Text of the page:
welcome to wise workshops in speaking english l.
Skip this Video
Loading SlideShow in 5 Seconds..
Welcome to “WiSE” (Workshops in Speaking English) PowerPoint Presentation
Download Presentation
Welcome to “WiSE” (Workshops in Speaking English)

Loading in 2 Seconds...

play fullscreen
1 / 17

Welcome to “WiSE” (Workshops in Speaking English) - PowerPoint PPT Presentation

  • Uploaded on

Welcome to “WiSE” (Workshops in Speaking English) Tonight: “American” food Led by Brea Barthel What is “American” food? That’s hard to answer! America is a nation of immigrants Many different cooking styles Regional specialties

I am the owner, or an agent authorized to act on behalf of the owner, of the copyrighted work described.
Download Presentation

PowerPoint Slideshow about 'Welcome to “WiSE” (Workshops in Speaking English)' - benjamin

An Image/Link below is provided (as is) to download presentation

Download Policy: Content on the Website is provided to you AS IS for your information and personal use and may not be sold / licensed / shared on other websites without getting consent from its author.While downloading, if for some reason you are not able to download a presentation, the publisher may have deleted the file from their server.

- - - - - - - - - - - - - - - - - - - - - - - - - - E N D - - - - - - - - - - - - - - - - - - - - - - - - - -
Presentation Transcript
welcome to wise workshops in speaking english
Welcome to “WiSE”(Workshops in Speaking English)


“American” food

Led by Brea Barthel

what is american food
What is “American” food?

That’s hard to answer!

  • America is a nation of immigrants
  • Many different cooking styles
  • Regional specialties
  • Eating habits change through time (low-carbohydrate; vegetarian; etc.)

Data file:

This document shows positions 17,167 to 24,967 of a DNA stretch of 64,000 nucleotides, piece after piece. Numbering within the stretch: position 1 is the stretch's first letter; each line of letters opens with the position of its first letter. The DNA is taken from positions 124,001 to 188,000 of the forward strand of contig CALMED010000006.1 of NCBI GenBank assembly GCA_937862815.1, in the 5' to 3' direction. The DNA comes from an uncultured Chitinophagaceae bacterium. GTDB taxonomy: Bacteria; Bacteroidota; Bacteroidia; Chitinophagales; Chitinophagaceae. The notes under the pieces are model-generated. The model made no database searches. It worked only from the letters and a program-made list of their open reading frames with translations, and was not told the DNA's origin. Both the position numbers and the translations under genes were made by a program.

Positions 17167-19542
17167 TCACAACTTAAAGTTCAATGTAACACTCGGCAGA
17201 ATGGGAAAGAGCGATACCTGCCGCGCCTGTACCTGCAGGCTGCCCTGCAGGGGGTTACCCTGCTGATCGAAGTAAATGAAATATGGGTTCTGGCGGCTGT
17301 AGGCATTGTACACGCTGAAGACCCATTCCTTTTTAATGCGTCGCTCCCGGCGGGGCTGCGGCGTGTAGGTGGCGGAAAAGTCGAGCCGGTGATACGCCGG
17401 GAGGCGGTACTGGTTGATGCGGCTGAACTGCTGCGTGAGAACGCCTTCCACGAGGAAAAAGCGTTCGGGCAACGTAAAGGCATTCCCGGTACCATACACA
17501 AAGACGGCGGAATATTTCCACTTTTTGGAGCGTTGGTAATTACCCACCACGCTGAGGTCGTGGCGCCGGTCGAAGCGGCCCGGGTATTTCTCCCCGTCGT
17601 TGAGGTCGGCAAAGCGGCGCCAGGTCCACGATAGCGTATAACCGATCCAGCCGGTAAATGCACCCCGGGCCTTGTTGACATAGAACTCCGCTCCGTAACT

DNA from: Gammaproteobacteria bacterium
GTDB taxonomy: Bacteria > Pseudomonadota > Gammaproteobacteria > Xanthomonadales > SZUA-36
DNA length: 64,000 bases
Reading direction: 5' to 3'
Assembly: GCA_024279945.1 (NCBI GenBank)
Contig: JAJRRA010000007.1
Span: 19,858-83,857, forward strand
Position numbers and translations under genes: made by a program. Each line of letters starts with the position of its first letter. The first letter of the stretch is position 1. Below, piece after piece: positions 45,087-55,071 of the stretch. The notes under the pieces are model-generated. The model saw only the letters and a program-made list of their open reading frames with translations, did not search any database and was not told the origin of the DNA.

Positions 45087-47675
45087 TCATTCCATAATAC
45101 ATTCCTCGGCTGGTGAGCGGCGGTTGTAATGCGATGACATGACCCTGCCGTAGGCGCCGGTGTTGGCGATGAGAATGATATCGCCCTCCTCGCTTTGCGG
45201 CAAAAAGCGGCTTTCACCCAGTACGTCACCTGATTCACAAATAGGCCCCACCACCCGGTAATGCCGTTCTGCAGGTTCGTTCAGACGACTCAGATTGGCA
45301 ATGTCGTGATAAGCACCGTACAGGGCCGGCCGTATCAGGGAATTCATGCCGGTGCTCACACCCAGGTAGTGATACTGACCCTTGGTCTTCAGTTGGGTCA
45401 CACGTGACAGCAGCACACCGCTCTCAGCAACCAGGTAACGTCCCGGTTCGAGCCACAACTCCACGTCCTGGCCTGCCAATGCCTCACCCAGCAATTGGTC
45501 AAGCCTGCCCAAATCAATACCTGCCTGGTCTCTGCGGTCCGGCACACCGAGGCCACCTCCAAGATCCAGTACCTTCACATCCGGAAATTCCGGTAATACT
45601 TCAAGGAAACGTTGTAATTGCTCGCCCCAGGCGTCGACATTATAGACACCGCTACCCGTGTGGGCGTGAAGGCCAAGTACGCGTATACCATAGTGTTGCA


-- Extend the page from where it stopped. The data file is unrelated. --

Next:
where do americans eat meals
Where do Americans eat meals?
  • Cooking at home
  • “Ordering in” (having food delivered)
  • Take-out (or getting food “to go”; picked up at a restaurant)
  • Fast food (eaten in the car or in the “fast-food joint”)
  • Eating out at a restaurant
americans often eat on the run
Americans often eat “on the run”

Source: Marketing study cited in CNN, 10/4/05 (http://money.cnn.com/2005/10/04/news/funny/takeout/)

so what is american food
So what is “American” food?

Dinners for white, working-class Euro-American families often include:

  • Meat (often in large pieces)
  • Potatoes
  • A vegetable (often canned)
  • A salad of lettuce & tomato
  • Dessert (ice cream, pie, or cookies)
  • French fries
  • Potato chips
  • Mashed
  • Home fries
  • Hash browns
  • Scalloped
  • Baked
  • And more!



  • Americans 2-19 years old receive 40 percent of their calories from fat and added sugar.
  • French fries would be the most common vegetable eaten…
  • But are potatoes a vegetable?
  • Yes, according to the US Department of Agriculture.
  • The USDA proclaimed French fries a vegetable in 2004!

Sources: Jan 04 Journal of the American Dietetic Association (15-24 month-olds); USA Today 6/15/04 (USDA); http://vitamindiscount.com/newsroom/pressreleases/pr20030102.cfm(2-19)